AUG 22 Columnist James Gill is writing about dueling efforts over the killing of animals; on one side is a lady trying to avoid the euthanizing of stray cats and on the other is a camp of folk who feel that there are enough black bears in Louisiana for us to start killing them for fun.
AUG 22 One could assume that nobody (teachers included) likes it when politicians tell them how to do their job. So what do teachers think about Common Core? Blogger Michael Deshotels is examining some responses from teachers who were asked. (Spoiler alert: none of these comments will be used in a Common Core marketing campaign.)
AUG 22 This post on The Hill is commenting upon the latest round of "that candidate is the worst person in the world" ads that are running in Louisiana's Senate race. This round takes aim at Bill Cassidy, the physician/Congressman who is challenging Mary Landrieu, and lists all the votes he has cast that hurt veterans.
AUG 21 Tom Aswell is telling us about another "efficiency" contract the state has signed. This one is paying a consultant (i.e. someone with a briefcase from out of town) $140 an hour, plus tens of thousands in air fare. The agency on the receiving end of this tender care? The DMV. Well -- that's working great, then.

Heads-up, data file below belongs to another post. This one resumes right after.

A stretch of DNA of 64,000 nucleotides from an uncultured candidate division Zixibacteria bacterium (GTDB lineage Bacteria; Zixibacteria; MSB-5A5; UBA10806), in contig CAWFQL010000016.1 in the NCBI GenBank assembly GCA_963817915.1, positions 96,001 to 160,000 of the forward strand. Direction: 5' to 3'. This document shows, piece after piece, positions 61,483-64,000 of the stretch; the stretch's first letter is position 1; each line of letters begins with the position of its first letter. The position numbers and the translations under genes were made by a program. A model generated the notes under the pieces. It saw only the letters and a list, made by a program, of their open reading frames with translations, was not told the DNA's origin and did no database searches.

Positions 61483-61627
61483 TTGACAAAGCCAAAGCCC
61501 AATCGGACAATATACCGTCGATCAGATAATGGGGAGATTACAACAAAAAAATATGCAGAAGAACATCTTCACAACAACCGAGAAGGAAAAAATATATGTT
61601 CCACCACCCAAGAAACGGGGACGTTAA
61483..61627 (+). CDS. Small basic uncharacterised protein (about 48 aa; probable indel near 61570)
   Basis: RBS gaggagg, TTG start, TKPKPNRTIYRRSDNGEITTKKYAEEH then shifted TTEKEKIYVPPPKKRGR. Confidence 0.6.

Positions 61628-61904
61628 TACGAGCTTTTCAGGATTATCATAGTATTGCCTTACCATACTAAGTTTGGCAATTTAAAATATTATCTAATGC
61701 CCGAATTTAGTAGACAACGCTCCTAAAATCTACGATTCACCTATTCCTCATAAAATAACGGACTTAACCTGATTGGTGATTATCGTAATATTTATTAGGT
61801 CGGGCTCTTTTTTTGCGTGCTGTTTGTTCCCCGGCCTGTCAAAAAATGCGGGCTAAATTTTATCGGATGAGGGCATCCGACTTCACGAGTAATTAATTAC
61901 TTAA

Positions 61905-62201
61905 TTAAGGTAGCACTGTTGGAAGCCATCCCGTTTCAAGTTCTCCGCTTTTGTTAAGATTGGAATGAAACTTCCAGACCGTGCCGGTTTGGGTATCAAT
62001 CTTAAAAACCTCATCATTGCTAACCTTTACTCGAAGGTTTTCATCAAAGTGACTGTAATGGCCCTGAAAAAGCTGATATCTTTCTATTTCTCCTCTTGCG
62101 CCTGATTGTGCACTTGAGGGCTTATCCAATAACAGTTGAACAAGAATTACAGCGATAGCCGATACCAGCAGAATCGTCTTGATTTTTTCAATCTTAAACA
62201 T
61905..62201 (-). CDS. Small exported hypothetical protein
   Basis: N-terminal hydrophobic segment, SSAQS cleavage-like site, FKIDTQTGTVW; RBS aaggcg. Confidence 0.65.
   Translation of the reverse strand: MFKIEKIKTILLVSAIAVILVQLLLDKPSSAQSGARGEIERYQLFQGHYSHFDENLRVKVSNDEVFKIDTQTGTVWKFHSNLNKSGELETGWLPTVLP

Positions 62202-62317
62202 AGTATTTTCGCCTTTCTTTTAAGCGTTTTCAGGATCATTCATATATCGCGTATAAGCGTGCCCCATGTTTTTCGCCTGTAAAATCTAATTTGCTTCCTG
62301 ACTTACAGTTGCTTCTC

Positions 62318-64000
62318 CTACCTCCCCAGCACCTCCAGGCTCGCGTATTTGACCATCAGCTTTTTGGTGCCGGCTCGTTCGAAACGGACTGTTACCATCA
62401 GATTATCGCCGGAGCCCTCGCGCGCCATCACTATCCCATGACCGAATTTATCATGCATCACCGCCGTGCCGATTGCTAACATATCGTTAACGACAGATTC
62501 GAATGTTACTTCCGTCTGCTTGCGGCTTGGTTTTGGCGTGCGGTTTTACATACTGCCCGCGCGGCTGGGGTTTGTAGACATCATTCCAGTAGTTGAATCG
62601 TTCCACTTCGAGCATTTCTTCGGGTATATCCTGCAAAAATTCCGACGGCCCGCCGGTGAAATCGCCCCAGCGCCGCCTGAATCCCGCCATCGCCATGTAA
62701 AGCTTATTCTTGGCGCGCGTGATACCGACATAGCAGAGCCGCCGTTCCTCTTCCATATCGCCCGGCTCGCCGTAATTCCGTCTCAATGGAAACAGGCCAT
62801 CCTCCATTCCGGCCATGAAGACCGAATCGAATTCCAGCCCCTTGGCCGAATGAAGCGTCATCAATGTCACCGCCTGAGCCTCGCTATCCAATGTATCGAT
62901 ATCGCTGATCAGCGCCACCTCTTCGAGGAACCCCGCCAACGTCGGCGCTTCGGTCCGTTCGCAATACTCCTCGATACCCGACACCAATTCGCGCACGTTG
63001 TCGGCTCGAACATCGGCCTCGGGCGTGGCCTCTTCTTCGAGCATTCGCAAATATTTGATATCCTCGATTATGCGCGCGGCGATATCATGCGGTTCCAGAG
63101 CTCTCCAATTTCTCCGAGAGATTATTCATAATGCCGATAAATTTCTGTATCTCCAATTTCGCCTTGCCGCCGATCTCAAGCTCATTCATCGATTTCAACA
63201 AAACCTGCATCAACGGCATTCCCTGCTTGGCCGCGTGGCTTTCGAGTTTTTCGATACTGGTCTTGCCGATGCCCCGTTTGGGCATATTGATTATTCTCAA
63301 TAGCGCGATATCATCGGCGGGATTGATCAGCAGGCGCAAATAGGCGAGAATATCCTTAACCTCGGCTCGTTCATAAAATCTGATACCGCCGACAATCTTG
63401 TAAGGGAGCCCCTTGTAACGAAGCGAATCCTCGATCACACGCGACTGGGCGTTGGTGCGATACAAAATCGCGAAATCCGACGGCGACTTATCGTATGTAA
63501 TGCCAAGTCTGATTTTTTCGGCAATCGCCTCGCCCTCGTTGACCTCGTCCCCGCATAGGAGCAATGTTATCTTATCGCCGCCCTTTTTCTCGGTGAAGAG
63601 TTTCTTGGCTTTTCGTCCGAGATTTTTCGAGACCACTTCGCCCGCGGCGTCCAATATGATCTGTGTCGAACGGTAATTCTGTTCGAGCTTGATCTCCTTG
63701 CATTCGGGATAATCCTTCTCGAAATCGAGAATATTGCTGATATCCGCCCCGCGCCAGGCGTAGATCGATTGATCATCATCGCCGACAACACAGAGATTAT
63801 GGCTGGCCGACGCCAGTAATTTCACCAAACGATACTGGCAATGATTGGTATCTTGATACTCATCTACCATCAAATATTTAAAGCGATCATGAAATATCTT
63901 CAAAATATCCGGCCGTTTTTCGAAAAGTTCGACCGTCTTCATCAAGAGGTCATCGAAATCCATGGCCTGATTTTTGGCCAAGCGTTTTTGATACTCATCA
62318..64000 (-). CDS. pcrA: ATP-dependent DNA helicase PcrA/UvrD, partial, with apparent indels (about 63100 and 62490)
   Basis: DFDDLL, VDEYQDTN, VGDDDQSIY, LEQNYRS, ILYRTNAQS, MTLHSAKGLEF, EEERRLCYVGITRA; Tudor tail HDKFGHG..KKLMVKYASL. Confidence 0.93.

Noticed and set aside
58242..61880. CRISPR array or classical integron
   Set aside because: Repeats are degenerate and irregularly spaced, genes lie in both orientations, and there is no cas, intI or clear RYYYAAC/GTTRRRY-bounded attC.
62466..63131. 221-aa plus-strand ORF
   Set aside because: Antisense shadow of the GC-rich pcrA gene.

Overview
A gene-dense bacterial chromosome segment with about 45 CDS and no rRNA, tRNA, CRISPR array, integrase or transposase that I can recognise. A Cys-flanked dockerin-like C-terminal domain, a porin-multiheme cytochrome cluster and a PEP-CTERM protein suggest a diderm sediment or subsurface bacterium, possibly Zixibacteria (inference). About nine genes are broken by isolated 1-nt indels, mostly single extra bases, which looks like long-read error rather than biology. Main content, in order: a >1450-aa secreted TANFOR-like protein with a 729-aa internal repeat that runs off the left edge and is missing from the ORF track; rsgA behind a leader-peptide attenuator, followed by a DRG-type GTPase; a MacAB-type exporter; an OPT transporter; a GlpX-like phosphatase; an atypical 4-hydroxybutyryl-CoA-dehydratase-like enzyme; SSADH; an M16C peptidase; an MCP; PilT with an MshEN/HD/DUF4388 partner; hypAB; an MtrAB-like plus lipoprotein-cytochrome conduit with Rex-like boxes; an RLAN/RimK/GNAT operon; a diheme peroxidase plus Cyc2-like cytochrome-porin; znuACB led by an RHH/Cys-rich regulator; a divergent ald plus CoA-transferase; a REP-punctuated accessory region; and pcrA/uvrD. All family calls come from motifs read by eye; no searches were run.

AUG 21 Columnist Stephanie Riegel is writing about the scandal that has rocked the LSU Alumni Association (to wit, the executive director's "girlfriend" also was his employee; when they "broke up" he started paying her, with alumni money, to keep her mouth shut). In particular, she's looking for some lessons to learn from the mishigas.
AUG 21 This post on The Lens brings us up to date on the ongoing process of populating the levee board that will decide if the so-called Big Oil lawsuit will move forward. Gov. Jindal has done his best to put the kibosh on the suit by removing pro-suit members, but the process of replacing them is not simple, Bob Marshall tells us.